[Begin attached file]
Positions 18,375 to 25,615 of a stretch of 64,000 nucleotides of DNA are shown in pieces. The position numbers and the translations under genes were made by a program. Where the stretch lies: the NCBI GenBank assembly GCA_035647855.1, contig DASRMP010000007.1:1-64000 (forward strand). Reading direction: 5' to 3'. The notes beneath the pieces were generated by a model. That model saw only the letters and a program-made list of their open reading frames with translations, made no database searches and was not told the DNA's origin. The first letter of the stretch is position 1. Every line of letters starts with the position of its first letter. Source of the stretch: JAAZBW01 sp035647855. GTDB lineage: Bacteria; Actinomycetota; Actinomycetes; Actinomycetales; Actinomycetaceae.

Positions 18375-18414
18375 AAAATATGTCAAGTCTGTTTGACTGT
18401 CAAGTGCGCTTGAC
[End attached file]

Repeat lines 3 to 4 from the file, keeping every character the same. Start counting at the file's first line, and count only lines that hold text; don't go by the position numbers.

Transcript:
18375 AAAATATGTCAAGTCTGTTTGACTGT
18401 CAAGTGCGCTTGAC